| 7:45 pm on Jul 12, 2007 (gmt 0)|
Yeah unfortunately you have a long road of negatives head of you to get them out.
| 7:46 pm on Jul 12, 2007 (gmt 0)|
Haha, not me....our reps have a loooong road... :)
| 1:44 am on Jul 13, 2007 (gmt 0)|
I think this is a case of "expanded broad match".
Whatever you call it, many of us at webmasterworld have seen similar things recently. AdWords is antagonizing a lot of people.
| 2:19 am on Jul 13, 2007 (gmt 0)|
Valid point, but you can be narrow-minded if you think consumers only buy what they are "looking for." Have you never bought something offline or online that you weren't searching for?
| 2:41 am on Jul 13, 2007 (gmt 0)|
We have also noticed our ads appearing for queries not related to our keywords. For example the query "BrandName-123" was triggering the ad for the "BrandName-456". We confirmed that there were indeed no overlapping words. Since the launch of the expanded broad match, our conversions have taken a dive and incorrect matches like this would explain such problems.
This is a serious regression in functionality for advertisers who have taken the time to be more specific to improve relevance. It is also a serious blow to the search quality experience for Google's end users.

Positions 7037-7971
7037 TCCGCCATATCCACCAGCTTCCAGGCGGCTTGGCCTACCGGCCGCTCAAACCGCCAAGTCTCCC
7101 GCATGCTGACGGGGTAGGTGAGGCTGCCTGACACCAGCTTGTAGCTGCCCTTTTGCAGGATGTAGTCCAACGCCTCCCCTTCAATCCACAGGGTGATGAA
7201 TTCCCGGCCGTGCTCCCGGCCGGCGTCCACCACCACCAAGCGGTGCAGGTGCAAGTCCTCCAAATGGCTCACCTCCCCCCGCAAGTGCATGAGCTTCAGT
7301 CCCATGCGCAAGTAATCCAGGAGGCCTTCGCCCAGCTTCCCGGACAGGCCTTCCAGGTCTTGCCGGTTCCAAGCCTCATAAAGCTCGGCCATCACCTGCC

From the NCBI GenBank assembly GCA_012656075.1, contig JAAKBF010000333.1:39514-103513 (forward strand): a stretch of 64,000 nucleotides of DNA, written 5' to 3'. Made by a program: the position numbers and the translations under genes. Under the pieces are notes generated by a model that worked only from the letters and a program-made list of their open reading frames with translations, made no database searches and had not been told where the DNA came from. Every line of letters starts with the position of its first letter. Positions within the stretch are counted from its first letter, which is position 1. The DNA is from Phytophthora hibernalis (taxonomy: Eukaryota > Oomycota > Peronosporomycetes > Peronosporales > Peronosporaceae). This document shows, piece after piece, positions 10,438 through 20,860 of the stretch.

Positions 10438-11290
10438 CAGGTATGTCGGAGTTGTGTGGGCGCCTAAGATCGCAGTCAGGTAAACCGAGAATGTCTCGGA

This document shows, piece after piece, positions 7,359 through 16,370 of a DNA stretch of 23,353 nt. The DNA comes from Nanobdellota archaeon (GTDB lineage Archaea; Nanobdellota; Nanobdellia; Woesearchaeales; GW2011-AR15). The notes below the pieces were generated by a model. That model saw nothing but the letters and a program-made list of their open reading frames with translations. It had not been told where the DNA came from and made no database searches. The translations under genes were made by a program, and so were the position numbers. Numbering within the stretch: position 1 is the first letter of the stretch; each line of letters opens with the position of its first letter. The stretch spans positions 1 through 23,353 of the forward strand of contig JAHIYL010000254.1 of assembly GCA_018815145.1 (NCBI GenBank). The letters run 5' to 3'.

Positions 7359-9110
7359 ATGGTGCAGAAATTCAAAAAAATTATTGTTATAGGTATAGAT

I think it is very reasonable that Google advertisers begin demanding refunds for incorrect ad placement. In my mind, it's as serious an issue as click fraud and it is time for a third party to monitor the quality of Google's matching algorithms.
| 3:12 am on Jul 13, 2007 (gmt 0)|
See [webmasterworld.com...] for a recent discussion of this growing problem.
| 6:23 pm on Jul 16, 2007 (gmt 0)|
Thanks for that link, cline, but that's what got me started on looking for this problem within my account.
I've talked more with our reps (we get a whole team of people), and get a load of this:
THEY ACTUALLY TOLD ME THAT "EXPANDED BROAD-MATCHING" WILL SHOW MY ADS FOR TERMS THAT I AM NOT BIDDING ON.
I can understand some examples of the broad matching, where a single word is the same in two different phrases....but showing my ads when someone searches on a term that I AM NOT BIDDING ON?
This is completely against PPC theory.
True, people sometimes can be "switched" to buy something they weren't looking for....but I can't learn anything from this, because I have no idea WHAT search query is triggering an ad...I'm blind.
| 7:06 pm on Jul 16, 2007 (gmt 0)|
How does this affect the quality score for a keyword? If they are showing the ad for terms that are not being bid on and people are not clicking, does it lower the overall quality score for the keyword?
| 7:15 pm on Jul 16, 2007 (gmt 0)|
I have to agree with BDuns..though I can see how finding 'related' items could be of value to both the advertiser AND consumer..it defeats the entire purpose of ppc. Anytime the line between the concrete and abstract is approached, things get confusing.
I think the only way for google or any other engine to justify this search standard fairly is to share with customers their method of grouping...and everyone knows that ISN'T going to happen :)